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Hands-on with EVR, a spaceship dogfighting game demo built for Oculus Rift

We've seen plenty of demos showcasing the Oculus Rift, but actual gameplay experience with the VR headset has been tough to come by. We first heard about a spaceship dogfighting game called EVR being built for the Oculus Rift by game studio CCP a couple months ago. And, today at E3 we finally got to put a dev unit to its intended use playing the game.

As we noted before, it's a Wing Commander-style game featuring 3v3 gameplay in open space and amongst asteroid field. Upon donning the Oculus Rift and a pair of Razer Kraken headphones, we found ourselves sitting in the cockpit of our very own starfighter. Looking around, we could see the sides of the launch tube, our digital hands manning the flight controls, and looking down revealed our legs and even the popped collar of our flight jacket. In previous Rift demos, we couldn't see our digital avatar, but being able to do so in EVR really added to the immersiveness of the experience.%Gallery-191144%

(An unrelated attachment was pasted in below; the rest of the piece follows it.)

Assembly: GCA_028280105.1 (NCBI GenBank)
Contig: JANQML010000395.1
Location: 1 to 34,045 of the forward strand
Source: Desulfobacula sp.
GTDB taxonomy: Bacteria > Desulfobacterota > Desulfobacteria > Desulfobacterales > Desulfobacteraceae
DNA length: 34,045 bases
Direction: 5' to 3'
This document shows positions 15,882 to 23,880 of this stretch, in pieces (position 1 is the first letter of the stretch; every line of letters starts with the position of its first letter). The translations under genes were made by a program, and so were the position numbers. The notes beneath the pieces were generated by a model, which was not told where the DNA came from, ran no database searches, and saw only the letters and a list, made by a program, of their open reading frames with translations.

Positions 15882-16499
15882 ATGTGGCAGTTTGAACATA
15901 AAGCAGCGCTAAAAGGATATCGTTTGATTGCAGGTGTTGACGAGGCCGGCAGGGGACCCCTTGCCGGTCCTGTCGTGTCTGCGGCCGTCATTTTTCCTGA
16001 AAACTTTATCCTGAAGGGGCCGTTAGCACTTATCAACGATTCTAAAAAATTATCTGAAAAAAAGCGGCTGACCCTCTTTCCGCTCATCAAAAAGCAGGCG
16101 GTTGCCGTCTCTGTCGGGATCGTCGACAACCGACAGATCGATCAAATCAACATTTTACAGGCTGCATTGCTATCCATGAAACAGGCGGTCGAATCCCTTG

Once we shot off into space, however, Rift-based gameplay really began to shine. We've never been particularly adept at flight sims on flat screens -- performing barrel rolls and flying in a loop have caused many a crash in our day. However, we experienced no such disorientation when we executed similar maneuvers in EVR due to our ability to change our view as we looked out of our ship's canopy. Additionally, EVR takes advantage of the Rift's three-axis motion tracking by allowing you to target enemies by moving your head to look at them. In practical terms, this meant that we could be flying in one direction, while locking on and firing missiles at an enemy flying perpendicular to us simply by tracking it with our gaze. Overall, the demo was thoroughly enjoyable, and gave us a taste of what the Oculus Rift brings to a gaming experience.

So, will we see EVR built out to a fully fleshed title? Maybe. Its makers built the game using 20-percent time at work and put in plenty of hours on the weekend to put it together in seven weeks. While they'd love to build a full game, it'll remain a design exercise until Rift is closer to a commercial reality, when CCP will make the final call. However, the game has been designed with higher-res displays in mind, and they've had it running at 1080p on flat screens, so it's ready for future Oculus Rift hardware.